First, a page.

Find the Right Cofounder: 5 Things to Look for in Your Next Startup Partner
In the beginning, there was one.
Or two. Let’s face it: no matter how talented or driven you are, building a company from scratch is a heavy lift. Maybe you can do it on your own – but it’s almost guaranteed to be easier with the right cofounder on your side.
Don’t settle for any old Joe or Jane off the street. Look for these five broad traits and skill sets in your next startup partner.
1. Play the Matchmaking Game
Don’t be shy. Create a profile on founder-first sites: web platforms built by and for startup founders seeking co-founders, advisors, investors, and high-level employees.
Startup Weekend is a great option; CoFoundersLab is another, lower-profile choice that many entrepreneurs swear by. It doesn’t really matter where you’re listed, as long as you cast a wide net. The important thing is that you’re swimming in a high-quality pool.
2. Reconnect With Old Colleagues
Many entrepreneurs recruit co-founders from their personal networks: old colleagues, classmates, even friends or family members.
“The ideal cofounder is someone with whom you have an easy working relationship,” says serial entrepreneur and early-stage investor Vivek Rajkumar. “You’re going to spend a lot of time working in close quarters, and you need to get along.
3. Enter a Startup Competition
And if there’s no one who fits the bill in your personal network? Consider entering a startup competition, where you’ll come face-to-face with dozens of bright, ambitious entrepreneurs and advisors. Your next cofounder may lurk among your competitors.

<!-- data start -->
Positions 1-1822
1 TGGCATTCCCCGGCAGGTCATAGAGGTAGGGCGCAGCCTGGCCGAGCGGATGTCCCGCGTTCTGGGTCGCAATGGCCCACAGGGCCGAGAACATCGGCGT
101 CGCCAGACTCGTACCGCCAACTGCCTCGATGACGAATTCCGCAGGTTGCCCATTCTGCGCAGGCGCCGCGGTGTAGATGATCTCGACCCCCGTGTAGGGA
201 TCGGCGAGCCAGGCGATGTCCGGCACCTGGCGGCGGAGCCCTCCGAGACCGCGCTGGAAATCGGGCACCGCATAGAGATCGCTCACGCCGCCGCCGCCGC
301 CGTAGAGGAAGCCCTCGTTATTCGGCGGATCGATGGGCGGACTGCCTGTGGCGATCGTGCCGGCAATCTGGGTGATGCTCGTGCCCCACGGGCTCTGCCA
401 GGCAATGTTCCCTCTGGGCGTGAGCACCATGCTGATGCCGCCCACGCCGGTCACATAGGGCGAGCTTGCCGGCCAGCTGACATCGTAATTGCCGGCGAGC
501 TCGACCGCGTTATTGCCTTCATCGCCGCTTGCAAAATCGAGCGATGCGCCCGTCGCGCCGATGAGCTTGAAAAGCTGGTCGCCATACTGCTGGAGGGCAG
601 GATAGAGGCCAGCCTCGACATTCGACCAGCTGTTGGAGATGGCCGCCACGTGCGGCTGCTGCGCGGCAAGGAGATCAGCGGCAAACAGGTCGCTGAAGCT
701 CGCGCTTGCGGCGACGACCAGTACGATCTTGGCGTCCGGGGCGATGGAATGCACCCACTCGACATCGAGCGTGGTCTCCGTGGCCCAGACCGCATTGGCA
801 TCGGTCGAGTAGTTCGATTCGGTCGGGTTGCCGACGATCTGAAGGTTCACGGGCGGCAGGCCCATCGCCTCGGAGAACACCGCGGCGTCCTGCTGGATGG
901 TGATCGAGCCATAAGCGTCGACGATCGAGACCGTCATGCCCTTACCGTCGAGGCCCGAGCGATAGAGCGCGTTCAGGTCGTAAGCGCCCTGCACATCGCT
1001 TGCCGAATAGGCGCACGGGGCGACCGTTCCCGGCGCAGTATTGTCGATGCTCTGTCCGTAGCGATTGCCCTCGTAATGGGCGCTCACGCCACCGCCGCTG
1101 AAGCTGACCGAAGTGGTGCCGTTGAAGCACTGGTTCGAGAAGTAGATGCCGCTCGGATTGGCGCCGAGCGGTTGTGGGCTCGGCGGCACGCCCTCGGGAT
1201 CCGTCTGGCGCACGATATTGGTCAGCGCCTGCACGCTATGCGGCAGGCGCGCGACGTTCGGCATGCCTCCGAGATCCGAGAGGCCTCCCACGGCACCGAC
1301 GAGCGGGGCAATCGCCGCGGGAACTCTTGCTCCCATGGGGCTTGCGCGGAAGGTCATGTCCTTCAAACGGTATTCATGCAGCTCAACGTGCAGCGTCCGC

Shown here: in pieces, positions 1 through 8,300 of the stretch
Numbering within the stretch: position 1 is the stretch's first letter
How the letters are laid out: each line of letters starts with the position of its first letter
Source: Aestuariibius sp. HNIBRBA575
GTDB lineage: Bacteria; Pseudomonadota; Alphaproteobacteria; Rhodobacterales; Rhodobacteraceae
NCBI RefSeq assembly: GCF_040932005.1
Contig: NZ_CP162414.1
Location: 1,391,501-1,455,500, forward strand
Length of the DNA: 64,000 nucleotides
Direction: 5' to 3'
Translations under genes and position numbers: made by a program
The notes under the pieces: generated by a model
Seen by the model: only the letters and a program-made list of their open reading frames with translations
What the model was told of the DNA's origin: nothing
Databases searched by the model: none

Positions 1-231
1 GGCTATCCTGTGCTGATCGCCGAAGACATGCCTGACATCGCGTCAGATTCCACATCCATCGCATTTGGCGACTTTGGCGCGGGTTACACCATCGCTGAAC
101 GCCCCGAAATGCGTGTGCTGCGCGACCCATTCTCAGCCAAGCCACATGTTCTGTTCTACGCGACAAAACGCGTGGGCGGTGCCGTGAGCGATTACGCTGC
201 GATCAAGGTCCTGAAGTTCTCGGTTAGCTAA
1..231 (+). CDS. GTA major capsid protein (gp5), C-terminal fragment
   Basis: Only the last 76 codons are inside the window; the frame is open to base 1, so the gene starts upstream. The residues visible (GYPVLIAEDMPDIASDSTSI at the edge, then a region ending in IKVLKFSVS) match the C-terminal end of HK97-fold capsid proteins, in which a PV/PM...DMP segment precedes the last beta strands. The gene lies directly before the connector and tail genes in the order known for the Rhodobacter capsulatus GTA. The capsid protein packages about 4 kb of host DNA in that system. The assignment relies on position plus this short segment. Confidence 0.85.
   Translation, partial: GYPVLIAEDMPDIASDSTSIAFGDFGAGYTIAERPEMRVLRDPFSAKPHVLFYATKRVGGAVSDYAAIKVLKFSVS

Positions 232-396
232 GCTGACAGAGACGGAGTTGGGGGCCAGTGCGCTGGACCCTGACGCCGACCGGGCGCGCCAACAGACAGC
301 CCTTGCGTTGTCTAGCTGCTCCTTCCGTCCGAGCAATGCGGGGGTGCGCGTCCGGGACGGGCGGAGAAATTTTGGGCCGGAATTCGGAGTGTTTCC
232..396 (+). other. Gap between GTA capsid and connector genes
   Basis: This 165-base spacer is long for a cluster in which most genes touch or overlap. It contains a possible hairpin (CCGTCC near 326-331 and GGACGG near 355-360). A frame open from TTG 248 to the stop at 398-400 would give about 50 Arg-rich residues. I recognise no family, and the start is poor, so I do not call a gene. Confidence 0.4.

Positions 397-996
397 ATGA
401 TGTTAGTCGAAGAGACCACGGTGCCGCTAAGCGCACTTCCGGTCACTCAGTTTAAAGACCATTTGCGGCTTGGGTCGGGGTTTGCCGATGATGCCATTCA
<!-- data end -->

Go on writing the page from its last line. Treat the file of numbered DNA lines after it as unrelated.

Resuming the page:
4. Create a Job Description for Your Ideal Cofounder
“Many of the smartest founders whose businesses have gone sideways – or who ran out of cash before they found the right market fit – have an interesting reaction,” writes 1871 CEO Howard Tullman. “They don’t sulk. They don’t make excuses. They don’t expect the world to owe them a living. Instead, they get busy.”
You want people like this on your team.
Or maybe you don’t. The point is, you need to say loud and clear what exactly you’re looking for in a cofounder. The easiest way to do this is with a posted job description – yes, literally a job description – to which you’ll fit all prospective cofounders.
Just like any new hire, your eventual cofounder might not tick all the boxes. But at least they’ll know what’s expected of them.
5. Articulate Your Vision Early and Often
It’s just as important to articulate your vision for your startup, especially when it’s pre-revenue. Beyond their skill sets, credentials, and past experiences, your prospective cofounder needs to understand where your company is going – and, it follows, share that vision.
No Match Is Perfect
Anyone who’s played the online dating game (more like roulette) knows that there’s no such thing as a perfect match.
This is doubly true for startups, where the stakes are far higher than app-enabled relationships with sell-by dates shorter than the milk jug in your fridge. (Seriously, throw that thing out!)
Just as the dating game rewards patient, discerning players, founders do better when they don’t jump on the first potential cofounder with measured praise for their business plan. It’s in your best interest to bide your time and pounce only when you’re ready.